Once you’ve determined how much RAM you want, you’ll encounter a variety of speed choices, ranging from 1333MHz to as high as 3,000MHz these days. The speed, or bandwidth, dictates how quickly the CPU can read the data stored in the RAM. Sometimes, programs that show system information (such as CPU-Z) will indicate 667MHz for 1333MHz RAM, 800MHz for 1600MHz RAM, 933MHz for 1866MHz RAM, etc. This speed represents half the allotted frequency for a single stream. Since your RAM is Double Data Rate, it can send and receive data at the same time at the same speeds, which means 800MHz upstream and 800MHz downstream for 1600MHz DDR3 RAM.
For the sake of keeping this explanation short, I’ll go ahead and tell you that for a gaming PC, the differences in performance will be marginal, and there is no need to spend the extra money for fast RAM. The “sweet spot” is generally 1600MHz and usually has some of the best pricing due to its popularity. In addition, modern unlocked CPUs can support it without issue—meaning, your CPU’s integrated memory controller (IMC), which supports a specific RAM speed natively, will have no trouble with 1600MHz. As you move to 2133MHz and beyond, it’s luck of the draw as to whether your CPU’s IMC will be able to handle it without overclocking your CPU or raising the voltage of the RAM. And the RAM speed just isn’t that important in gaming. ====Timings====
Another element of speed are RAM timings—particularly, Column Address Strobe (CAS) latency, which represents how long it takes from the moment your CPU’s memory controller instructs the RAM to access a particular data set (or memory column) to the moment that data is made available. CAS latency is measured in nanoseconds, so the lower the better. If you’ve ever looked at RAM specifications and saw a set of four numbers (e.g., 9-9-9-24), the first number represents CAS latency. The other numbers represent other delays/timings (with the same rule that lower=better). Again, the differences in latencies are largely negligible. ====Manually Setting RAM Speeds====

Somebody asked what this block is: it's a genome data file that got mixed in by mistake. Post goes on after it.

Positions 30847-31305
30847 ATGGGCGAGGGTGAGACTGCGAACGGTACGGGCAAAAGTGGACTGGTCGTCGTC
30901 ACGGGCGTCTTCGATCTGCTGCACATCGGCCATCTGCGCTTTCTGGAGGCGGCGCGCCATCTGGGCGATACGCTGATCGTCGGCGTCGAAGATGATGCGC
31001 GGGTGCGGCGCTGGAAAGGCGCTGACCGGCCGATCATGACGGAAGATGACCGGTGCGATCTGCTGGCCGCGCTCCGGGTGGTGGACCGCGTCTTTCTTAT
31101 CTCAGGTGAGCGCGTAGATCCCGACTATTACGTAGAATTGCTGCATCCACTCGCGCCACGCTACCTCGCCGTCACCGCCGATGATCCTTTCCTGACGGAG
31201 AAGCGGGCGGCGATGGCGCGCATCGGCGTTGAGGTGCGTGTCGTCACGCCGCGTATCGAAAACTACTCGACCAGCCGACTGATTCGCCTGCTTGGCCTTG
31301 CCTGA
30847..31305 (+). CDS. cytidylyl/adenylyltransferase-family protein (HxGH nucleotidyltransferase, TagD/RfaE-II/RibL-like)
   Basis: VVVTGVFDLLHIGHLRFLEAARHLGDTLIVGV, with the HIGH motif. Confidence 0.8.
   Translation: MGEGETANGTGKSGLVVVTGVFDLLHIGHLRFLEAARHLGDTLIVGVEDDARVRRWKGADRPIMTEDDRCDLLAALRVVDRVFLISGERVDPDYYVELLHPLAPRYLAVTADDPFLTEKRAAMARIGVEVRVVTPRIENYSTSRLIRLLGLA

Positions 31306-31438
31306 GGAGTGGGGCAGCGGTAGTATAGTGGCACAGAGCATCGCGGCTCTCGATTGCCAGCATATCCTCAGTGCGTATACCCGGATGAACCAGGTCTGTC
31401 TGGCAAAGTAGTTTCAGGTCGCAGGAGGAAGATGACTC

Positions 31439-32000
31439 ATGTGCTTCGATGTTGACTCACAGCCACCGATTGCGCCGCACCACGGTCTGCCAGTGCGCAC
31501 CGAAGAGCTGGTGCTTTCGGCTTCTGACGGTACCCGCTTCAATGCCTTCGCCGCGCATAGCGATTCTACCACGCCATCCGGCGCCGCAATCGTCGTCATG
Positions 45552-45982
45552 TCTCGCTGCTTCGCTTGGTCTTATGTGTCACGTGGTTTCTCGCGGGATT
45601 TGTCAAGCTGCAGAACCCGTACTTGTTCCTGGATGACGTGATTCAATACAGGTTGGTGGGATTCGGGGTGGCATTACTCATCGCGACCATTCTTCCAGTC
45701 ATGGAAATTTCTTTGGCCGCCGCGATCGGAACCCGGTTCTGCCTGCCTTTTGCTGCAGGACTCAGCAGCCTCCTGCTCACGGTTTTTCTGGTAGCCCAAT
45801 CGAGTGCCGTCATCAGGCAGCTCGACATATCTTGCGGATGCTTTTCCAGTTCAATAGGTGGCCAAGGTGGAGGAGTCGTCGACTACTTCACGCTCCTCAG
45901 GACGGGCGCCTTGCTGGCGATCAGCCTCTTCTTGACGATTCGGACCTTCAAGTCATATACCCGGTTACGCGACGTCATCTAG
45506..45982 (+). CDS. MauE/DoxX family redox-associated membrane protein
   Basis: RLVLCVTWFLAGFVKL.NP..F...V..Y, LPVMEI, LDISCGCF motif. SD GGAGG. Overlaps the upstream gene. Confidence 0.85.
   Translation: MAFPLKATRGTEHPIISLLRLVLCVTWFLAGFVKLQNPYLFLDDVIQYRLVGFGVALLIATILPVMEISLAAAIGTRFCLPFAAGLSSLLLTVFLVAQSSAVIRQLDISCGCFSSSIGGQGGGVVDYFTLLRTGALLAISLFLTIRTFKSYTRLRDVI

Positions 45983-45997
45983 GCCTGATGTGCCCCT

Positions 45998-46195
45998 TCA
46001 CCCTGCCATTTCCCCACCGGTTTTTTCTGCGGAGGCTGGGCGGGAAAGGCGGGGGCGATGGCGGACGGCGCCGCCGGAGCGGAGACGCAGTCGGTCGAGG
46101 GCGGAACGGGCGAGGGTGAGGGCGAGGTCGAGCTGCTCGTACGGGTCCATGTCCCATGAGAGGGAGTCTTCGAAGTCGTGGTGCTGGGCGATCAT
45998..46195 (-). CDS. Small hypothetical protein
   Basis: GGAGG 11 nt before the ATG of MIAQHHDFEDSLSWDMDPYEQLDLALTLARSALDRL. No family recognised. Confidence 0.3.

It’s important to know that if you choose RAM modules that are 1600MHz or faster, you may need to manually set the speed and timings in your bios, for two reasons:
1. The bios will, by default, run your RAM at the native speed supported by your CPU’s IMC. For example, if you purchase 1600MHz RAM and your CPU is an i7-4670K, your CPU’s IMC supports 1333MHz by default. Any speed higher than that is considered “overclocking.” But as I said earlier, 1600MHz or even 1866MHz won’t be a problem.
2. Speaking of overclocking, most high-speed RAM modules really just use overclocked chips. Depending on the quality of the components used, they may be “binned” to run stable at a speed higher than 1333MHz at a particular set of timings and voltage. Depending on the modules used, your motherboard may recognize them for what they really are, and you’ll have to manually set the RAM’s specifications that are guaranteed for those modules.
Luckily, it’s easy to set your RAM speeds in the BIOS. Just consult your motherboard manual, and do not neglect this important step. It’s alarming how many people with high-speed RAM are actually running it at a rock-bottom 1333MHz simply because they didn’t know to manually set its specifications in the BIOS.
Further reading on memory settings: LINK
This post was edited on 3/20 at 3:40 pm